Greetings from the desk of the Tricontinental: Institute for Social Research.
‘Scientists are wrong’, the Uruguayan writer Eduardo Galeano said with a warm smile on his face. ‘Human beings are not made of atoms; they are made of stories’. It is why we want to sing and draw, tell each other about our lives and our hopes, talk about the wonders in our lives and the wonders that we dream about. These dreams – this art – are what make us get up each day, smile, and go forward into the world. It is so common for human beings, even in the most wretched situation, to find a way to lift the spirit through our own forms of art, as is clear in Brazil’s Jongo traditions and in the ovi songs of agricultural workers in India, whose singers push aside the drudgery of their work in the fields and factories with songs of their lives and of nature – songs of the hot summer, teasing songs from older women about how their young son cannot tolerate the heat,
Seven Songs of Summer, Kolavade Village, Maharashtra, India, 2017.
These songs are stories of everyday life.
And then comes the turbulence.
If you walk through the streets of Santiago (Chile) or Baghdad (Iraq) or Delhi (India), you will find that the walls and streets have become an art gallery, that the protest sites have become a music hall, that libraries have appeared on the streets, that pamphlets and leaflets are being clutched in the hands of the people as they brave the whirlwind. You will find that language cascades out of its strict proportions, that new phrases are coined, that the limits of grammar and of meter are discarded. If you sit for a minute at Shaheen Bagh in Delhi, the translucence of the new culture will grip you and move you and force you to reconsider the stresses and strains of your life. You will sing the poems, to shout out aloud, but not by yourself; that is the majesty of the protest – you will sing in a chorus of strangers who become comrades even if the notes are discordant and the lyrics are unfamiliar. Some of the songs will be older ones, Víctor Jara’s 1971 anthem for Vietnam, El derecho de vivir en paz (‘The Right to Live in Peace’); others will be new songs, chants that become songs. You will welcome the poets, who will come shyly to the stage with their notebooks in their hands and their powerful words tumbling through the hastily erected speakers. These poets will try out their work in public, and then be taken by videographers and editors to clean up their performance, the new videos viral on social media.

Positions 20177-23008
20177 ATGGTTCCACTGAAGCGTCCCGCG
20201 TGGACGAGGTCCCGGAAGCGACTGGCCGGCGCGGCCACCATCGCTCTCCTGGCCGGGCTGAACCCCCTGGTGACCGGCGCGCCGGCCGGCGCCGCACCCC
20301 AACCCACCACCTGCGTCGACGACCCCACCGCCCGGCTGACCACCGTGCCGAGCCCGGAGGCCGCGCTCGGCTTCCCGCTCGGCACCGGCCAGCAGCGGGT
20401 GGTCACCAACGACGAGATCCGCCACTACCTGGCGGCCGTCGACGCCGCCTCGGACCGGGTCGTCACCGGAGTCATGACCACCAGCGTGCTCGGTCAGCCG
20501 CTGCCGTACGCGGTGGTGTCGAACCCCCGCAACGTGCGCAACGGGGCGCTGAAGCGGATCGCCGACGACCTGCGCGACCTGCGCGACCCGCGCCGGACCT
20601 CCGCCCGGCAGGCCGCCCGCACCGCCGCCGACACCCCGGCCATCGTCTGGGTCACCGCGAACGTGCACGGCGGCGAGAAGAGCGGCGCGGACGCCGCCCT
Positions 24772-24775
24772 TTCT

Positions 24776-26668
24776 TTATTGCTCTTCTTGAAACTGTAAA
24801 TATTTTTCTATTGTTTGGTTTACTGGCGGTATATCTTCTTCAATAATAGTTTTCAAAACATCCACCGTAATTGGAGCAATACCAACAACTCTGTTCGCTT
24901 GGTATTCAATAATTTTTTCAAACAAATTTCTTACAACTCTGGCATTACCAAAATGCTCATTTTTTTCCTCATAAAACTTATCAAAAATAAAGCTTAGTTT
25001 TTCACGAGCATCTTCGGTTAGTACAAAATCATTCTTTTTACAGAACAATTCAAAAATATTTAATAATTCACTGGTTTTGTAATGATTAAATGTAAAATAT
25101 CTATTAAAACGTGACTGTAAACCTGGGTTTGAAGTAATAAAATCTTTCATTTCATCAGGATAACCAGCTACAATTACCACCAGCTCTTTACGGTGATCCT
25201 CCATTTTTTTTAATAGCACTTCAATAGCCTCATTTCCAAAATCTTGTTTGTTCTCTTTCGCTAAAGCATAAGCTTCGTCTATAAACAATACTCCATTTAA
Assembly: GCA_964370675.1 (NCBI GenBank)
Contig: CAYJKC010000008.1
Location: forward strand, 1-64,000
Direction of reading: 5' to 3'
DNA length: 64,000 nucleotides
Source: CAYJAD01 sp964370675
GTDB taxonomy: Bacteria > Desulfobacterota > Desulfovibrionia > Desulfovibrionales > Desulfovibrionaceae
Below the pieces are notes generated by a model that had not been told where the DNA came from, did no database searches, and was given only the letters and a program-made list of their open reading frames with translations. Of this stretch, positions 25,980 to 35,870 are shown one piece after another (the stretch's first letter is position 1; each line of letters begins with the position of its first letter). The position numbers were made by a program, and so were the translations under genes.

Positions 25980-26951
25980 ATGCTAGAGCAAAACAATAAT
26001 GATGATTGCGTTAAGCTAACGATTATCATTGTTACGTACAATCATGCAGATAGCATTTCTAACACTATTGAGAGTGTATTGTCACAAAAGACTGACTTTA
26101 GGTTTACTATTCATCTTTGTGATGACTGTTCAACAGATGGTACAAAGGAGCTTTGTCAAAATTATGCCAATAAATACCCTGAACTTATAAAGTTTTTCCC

Aamir Aziz, Sab Yaad Rakha Jayega, 2019.
Not far from where Aamir Aziz conjured up this poem is Shaheen Bagh, one of the epicentres of the Indian uprising. Here, young artists painted a mural of the women who have been the sentinels of this protest; they are joyous and free, carrying a picture of Dr. B. R. Ambedkar – who comes from an oppressed community and wrote India’s 1950 Constitution – and a line from the Pakistani Communist poet Faiz Ahmed Faiz: ‘We will see. Certainly, we too shall see’.
Aamir Aziz’s Everything Will Be Remembered comes out of this unending protest in India against the citizenship act and against a government that is insensitive to the call from the street.
Kill us, we will become ghosts and write
of your killings, with all the evidence.
You write jokes in court;
We will write ‘justice’ on the walls.
We will speak so loudly that even the deaf will hear.
We will write so clearly that even the blind will read.
You write ‘black lotus’;
We will write ‘red rose’.
You write ‘injustice’ on the earth;
We will write ‘revolution’ in the sky.
Everything will be remembered;
So curses may be sent to you;
So your faces may be smeared;